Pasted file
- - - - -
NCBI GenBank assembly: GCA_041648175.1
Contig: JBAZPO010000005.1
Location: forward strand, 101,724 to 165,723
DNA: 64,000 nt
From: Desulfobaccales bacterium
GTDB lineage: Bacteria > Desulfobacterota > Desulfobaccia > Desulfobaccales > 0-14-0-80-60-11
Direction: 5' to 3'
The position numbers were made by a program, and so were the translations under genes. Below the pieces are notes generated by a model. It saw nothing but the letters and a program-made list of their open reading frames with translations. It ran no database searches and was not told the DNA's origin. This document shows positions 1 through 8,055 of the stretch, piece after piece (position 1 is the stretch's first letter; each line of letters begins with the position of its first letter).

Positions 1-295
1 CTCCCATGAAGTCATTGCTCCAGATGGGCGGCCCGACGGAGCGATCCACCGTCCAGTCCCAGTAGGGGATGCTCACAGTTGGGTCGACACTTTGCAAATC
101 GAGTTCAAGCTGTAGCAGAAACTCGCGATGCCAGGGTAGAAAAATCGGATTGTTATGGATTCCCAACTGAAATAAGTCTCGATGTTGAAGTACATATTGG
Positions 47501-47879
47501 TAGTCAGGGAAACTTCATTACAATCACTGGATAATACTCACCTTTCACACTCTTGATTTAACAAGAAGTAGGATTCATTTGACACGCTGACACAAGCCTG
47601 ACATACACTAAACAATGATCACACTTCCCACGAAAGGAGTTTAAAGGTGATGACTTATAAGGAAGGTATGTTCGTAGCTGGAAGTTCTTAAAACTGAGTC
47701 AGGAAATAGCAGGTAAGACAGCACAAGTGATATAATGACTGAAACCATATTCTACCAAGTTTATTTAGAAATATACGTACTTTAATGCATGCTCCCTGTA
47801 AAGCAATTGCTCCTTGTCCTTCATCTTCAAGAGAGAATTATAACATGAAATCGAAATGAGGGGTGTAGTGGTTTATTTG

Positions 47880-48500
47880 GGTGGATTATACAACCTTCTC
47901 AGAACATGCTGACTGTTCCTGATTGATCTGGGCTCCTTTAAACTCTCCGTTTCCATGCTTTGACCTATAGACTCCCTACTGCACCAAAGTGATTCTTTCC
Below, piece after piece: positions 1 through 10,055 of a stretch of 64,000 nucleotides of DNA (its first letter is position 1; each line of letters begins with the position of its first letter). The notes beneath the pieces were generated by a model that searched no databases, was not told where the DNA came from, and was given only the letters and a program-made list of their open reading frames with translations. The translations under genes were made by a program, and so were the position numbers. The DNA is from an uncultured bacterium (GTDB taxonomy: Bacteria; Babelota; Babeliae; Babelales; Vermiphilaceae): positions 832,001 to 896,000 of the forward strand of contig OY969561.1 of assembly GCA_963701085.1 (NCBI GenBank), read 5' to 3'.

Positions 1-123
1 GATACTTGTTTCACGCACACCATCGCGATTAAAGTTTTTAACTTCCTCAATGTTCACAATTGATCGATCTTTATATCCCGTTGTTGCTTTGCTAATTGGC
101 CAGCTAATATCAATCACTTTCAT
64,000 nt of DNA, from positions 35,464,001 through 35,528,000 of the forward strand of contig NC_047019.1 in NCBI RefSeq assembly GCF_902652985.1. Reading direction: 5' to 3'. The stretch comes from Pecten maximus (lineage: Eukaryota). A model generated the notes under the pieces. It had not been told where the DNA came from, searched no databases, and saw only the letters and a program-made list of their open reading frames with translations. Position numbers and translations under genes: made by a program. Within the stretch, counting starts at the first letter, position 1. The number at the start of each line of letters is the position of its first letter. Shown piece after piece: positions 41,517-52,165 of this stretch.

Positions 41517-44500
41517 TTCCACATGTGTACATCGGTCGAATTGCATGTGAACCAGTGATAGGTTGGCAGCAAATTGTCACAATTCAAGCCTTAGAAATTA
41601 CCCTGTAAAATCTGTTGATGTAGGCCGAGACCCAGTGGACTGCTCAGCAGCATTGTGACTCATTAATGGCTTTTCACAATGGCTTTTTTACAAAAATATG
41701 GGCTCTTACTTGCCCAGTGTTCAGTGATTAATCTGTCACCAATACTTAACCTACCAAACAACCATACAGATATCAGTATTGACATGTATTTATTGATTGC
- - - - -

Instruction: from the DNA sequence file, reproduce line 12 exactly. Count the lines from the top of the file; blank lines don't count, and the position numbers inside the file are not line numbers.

Positions 47501-47879